Wednesday, 19 October 2011

Throne of Tides

The latest World of Warcraft tcg set: Throne of Tides has just been released, so I'd like to share my work on it with you.

Dulvar Hand of the Light
Acrylic, approx 11" x 14".
Original artwork for sale

Grumdak Herald of the Hunt
Acrylic, approx 11" x 14".
Original artwork for sale

In so doing I  also realised that I have yet to show my work on the previous set: Twilight of the Thrones.

Acrylic, approx 11" x 14".
Original artwork for sale

Favor of Steel
Acrylic, approx 11" x 14".
Original artwork for sale

Explosive Hunt
Acrylic, approx 11" x 14".
Original artwork for sale


Thursday, 13 October 2011

Legends of Anglerre

Legends of Anglerre

Acrylic, approx 19" x 25"
original artwork for sale.
copyright Cubicle 7.

I recently had the great pleasure of working with Jon Hodgson of Cubicle 7 on one of their covers. Jon might familiar to those who have followed the Ninja Mountain podcasts from the early days as he was instrumental in setting up the NM website and podcast.

The work was for the Legends of Anglerre cover, and comprised a nice simple brief that allowed for lots of dynamism, and creative expression; an armoured woman fighter charges across a beach towards us, whilst beset by Goblins.

I followed my usual processes; starting with a line sketch that evolved from a slew of expressive thumbnails.

That was then digitally worked up into a value study. This, along with the line sketch, were submitted, and met with approval.

At this point I would then normally do a quick colour study, but for once I had a very strong mental impression of the colour scheme; strong blues, greens and yellows, offset by the lead protagonist in red.

I began  by painting the background. The central cloud was chosen to frame the silhouette of the head.

Then I worked my way forward, tackling the furthermost Goblins, whilst laying a quick base wash onto their foreground companions.

Colour was then laid onto the central figure. A base wash first, and then full rendering. The base wash gives a nice underpaint to work into, but also allows me to check my colour choices as I go along. This is a lot easier to alter than a fully rendered finish.

I continue this process throughout the figure. Here I have laid in the armour base, also note I have decided to change the colour of the gorget/cloak clasp. The ultramarine was too similar to the background, and I decided to stick with the overall red based palette for the woman.

For once I saved the face for last. I wanted to keep it light to act as a focal point, and decided to resolve a lot of the other values around it first. Secondly this was the single most important element of the piece, and I lavished  a lot of care and attention on it.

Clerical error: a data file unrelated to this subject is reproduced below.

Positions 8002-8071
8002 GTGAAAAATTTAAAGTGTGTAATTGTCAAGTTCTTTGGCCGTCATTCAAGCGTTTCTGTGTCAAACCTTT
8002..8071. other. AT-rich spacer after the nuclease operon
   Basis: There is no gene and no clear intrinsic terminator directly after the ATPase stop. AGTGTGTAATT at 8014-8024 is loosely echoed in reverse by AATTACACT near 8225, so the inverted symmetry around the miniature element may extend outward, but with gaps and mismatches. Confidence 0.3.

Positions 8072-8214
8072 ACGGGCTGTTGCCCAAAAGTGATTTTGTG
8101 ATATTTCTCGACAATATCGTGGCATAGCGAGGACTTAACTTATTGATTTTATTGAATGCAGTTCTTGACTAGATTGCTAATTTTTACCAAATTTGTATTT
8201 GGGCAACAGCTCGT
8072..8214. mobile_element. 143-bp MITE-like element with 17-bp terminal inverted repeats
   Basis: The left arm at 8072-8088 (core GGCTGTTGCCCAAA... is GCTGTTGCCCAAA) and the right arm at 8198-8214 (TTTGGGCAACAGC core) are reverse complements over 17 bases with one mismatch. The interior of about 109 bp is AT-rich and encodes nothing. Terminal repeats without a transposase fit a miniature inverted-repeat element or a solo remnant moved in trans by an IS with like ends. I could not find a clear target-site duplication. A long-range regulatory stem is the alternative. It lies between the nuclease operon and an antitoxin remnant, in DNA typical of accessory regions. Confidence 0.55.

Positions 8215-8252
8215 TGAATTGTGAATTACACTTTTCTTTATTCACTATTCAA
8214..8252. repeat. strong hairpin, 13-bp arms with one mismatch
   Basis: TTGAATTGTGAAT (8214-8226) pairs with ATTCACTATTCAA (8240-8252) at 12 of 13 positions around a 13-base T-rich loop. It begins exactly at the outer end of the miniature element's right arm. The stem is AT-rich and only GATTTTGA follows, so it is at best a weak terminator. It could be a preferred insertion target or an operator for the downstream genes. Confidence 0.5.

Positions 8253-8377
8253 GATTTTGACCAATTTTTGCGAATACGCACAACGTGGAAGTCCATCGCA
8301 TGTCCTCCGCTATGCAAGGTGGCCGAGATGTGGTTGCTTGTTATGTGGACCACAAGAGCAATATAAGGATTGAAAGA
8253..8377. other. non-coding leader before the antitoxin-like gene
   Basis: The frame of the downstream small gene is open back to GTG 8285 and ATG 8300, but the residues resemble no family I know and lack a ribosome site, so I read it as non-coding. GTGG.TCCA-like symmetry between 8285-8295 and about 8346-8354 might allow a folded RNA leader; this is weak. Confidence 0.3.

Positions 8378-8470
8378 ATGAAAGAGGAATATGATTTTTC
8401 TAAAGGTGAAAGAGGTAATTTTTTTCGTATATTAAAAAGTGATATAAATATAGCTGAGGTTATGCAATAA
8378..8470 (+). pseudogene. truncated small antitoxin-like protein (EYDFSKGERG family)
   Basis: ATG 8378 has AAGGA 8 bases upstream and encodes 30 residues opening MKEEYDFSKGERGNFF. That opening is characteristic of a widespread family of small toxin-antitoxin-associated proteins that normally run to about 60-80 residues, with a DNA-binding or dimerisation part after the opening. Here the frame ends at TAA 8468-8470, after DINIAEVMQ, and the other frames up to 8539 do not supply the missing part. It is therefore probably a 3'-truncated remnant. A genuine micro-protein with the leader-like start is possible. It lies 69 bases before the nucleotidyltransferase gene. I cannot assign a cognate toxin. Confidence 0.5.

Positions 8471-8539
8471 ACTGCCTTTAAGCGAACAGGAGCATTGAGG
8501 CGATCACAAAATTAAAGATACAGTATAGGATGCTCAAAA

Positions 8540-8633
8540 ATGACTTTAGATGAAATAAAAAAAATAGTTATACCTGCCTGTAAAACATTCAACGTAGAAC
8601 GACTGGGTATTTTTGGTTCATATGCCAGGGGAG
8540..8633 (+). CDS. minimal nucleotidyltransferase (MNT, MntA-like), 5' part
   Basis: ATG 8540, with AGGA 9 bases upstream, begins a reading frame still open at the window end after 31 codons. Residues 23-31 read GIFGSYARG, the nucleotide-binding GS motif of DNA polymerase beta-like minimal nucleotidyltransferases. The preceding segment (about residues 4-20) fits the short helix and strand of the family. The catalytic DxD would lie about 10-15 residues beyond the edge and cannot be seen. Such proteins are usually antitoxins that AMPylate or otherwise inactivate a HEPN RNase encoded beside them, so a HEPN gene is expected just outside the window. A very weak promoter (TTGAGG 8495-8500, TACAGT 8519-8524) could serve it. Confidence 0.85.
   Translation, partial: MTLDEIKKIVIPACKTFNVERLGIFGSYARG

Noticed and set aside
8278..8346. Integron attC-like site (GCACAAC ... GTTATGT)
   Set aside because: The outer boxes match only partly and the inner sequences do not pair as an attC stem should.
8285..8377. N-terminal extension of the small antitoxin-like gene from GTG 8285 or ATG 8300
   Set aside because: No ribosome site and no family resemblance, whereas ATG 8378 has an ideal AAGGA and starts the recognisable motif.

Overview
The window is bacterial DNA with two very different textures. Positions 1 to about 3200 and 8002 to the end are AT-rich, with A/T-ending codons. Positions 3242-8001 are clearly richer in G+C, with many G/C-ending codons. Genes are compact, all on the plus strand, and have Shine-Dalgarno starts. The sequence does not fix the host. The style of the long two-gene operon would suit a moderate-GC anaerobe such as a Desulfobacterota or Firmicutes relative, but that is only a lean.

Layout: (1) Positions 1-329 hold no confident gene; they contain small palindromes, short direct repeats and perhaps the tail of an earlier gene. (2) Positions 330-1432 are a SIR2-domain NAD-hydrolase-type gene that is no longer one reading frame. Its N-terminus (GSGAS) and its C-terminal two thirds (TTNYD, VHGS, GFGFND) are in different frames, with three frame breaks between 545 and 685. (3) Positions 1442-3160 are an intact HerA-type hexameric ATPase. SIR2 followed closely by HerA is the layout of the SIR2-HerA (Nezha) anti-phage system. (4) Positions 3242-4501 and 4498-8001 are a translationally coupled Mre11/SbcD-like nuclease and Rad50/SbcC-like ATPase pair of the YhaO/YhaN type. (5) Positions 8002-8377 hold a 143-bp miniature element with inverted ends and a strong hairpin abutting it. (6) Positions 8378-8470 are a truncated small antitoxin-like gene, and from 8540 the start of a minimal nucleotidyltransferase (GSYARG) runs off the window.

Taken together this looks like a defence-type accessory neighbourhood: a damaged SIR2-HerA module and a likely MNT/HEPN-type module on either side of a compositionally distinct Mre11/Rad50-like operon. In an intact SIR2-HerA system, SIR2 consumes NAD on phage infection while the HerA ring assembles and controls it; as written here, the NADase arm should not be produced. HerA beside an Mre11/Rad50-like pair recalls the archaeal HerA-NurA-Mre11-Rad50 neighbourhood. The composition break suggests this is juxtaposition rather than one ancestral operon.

The woman is complete and I progress to the Goblins. I now deliberately started using larger brushes, and looser marks to help contrast with the woman, and keep her the central focus.

Just a few touches to go, and the piece is finished, and approved.

Monday, 3 October 2011

Gates of Neverdeath

Gates of Neverdeath
Acrylics. Approx 34" x 31"
Original artwork for sale.
Copyright Wizards of the Coast.

I enjoy being challenged by a piece of work. Fresh hurdles offer the opportunity to grow and improve as an artist. The Gates of Neverdeath was just such a work; whilst the subject matter allowed me to paint one of my favourite subjects (Zombies!) it was the size and multiple requirements that were trickier.
The image needed to function as an adventure cover in  a vertical format, but also be usable for marketing purposes in  a horizontal format. Similarly it required lots of additional space where different trade dress could be placed, or the painting cropped in multiple different ways. This all meant that what would normally be an 8.5" x 11" cover, which I would work up at 200% actual size ( 17" x 22"), became a 34" x 31" painting which barely fitted on my drawing board.

Necromancer detail

I spent quite some time working on thumbnail sketches before I was happy enough to work up my ideas into a finished graphite line sketch.

Note the guidelines which demarcate the cover area and mark room for the variety of potential trade dress.

I then worked up a loose digital value study. This guides me during the painting, and helps the Art Director (in this case the lovely Keven Smith) make sense of all those lines!

Having a clear scheme in place for the lighting, values and palette made tackling a large piece like this a lot easier. Like most of my paintings I worked from back to front. Below you can see a fuzzy photo of the work in progress.

The Necromancer has been completed and I am working my way onto the foreground elements. You can see part of my process, whereby I lay down layers of wash, before adding more opaque elements to tighten up the shadows and highlights.
After the painting was completed I sent through a scanned, uncropped, copy of the final, but I also included a mock-up of how I saw the cover working.

It is interesting to compare this with the final editorial decision, and crop, that adorned the printed product.

It was great to work on such an epic piece, containing such fun elements, but it did also serve to remind me how following the discipline of my processes made the whole painting much easier to work on.